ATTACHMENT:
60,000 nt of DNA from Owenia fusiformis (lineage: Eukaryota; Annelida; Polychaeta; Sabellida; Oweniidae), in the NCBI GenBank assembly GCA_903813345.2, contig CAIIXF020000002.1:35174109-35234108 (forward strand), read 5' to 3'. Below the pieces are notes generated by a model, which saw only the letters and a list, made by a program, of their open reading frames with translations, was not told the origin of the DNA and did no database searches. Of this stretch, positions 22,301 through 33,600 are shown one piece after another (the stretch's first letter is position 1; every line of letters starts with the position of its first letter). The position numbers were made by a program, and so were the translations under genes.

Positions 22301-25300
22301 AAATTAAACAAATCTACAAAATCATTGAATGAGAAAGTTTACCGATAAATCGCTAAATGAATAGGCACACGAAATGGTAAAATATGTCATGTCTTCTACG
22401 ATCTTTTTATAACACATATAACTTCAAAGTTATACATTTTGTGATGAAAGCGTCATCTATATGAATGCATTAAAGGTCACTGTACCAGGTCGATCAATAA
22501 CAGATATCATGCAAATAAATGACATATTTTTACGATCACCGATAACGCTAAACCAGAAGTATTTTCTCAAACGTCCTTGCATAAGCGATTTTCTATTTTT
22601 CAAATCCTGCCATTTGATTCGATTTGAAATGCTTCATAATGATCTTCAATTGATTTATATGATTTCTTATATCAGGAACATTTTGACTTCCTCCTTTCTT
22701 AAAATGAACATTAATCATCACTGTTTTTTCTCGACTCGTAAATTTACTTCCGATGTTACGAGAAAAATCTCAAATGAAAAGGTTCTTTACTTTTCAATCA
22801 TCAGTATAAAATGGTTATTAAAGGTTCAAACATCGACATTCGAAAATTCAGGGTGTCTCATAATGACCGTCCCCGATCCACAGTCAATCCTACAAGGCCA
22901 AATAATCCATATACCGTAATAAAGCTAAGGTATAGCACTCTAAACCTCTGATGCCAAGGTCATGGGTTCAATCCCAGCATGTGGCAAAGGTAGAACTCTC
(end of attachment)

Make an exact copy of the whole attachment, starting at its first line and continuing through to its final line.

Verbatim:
60,000 nt of DNA from Owenia fusiformis (lineage: Eukaryota; Annelida; Polychaeta; Sabellida; Oweniidae), in the NCBI GenBank assembly GCA_903813345.2, contig CAIIXF020000002.1:35174109-35234108 (forward strand), read 5' to 3'. Below the pieces are notes generated by a model, which saw only the letters and a list, made by a program, of their open reading frames with translations, was not told the origin of the DNA and did no database searches. Of this stretch, positions 22,301 through 33,600 are shown one piece after another (the stretch's first letter is position 1; every line of letters starts with the position of its first letter). The position numbers were made by a program, and so were the translations under genes.

Positions 22301-25300
22301 AAATTAAACAAATCTACAAAATCATTGAATGAGAAAGTTTACCGATAAATCGCTAAATGAATAGGCACACGAAATGGTAAAATATGTCATGTCTTCTACG
22401 ATCTTTTTATAACACATATAACTTCAAAGTTATACATTTTGTGATGAAAGCGTCATCTATATGAATGCATTAAAGGTCACTGTACCAGGTCGATCAATAA
22501 CAGATATCATGCAAATAAATGACATATTTTTACGATCACCGATAACGCTAAACCAGAAGTATTTTCTCAAACGTCCTTGCATAAGCGATTTTCTATTTTT
22601 CAAATCCTGCCATTTGATTCGATTTGAAATGCTTCATAATGATCTTCAATTGATTTATATGATTTCTTATATCAGGAACATTTTGACTTCCTCCTTTCTT
22701 AAAATGAACATTAATCATCACTGTTTTTTCTCGACTCGTAAATTTACTTCCGATGTTACGAGAAAAATCTCAAATGAAAAGGTTCTTTACTTTTCAATCA
22801 TCAGTATAAAATGGTTATTAAAGGTTCAAACATCGACATTCGAAAATTCAGGGTGTCTCATAATGACCGTCCCCGATCCACAGTCAATCCTACAAGGCCA
22901 AATAATCCATATACCGTAATAAAGCTAAGGTATAGCACTCTAAACCTCTGATGCCAAGGTCATGGGTTCAATCCCAGCATGTGGCAAAGGTAGAACTCTC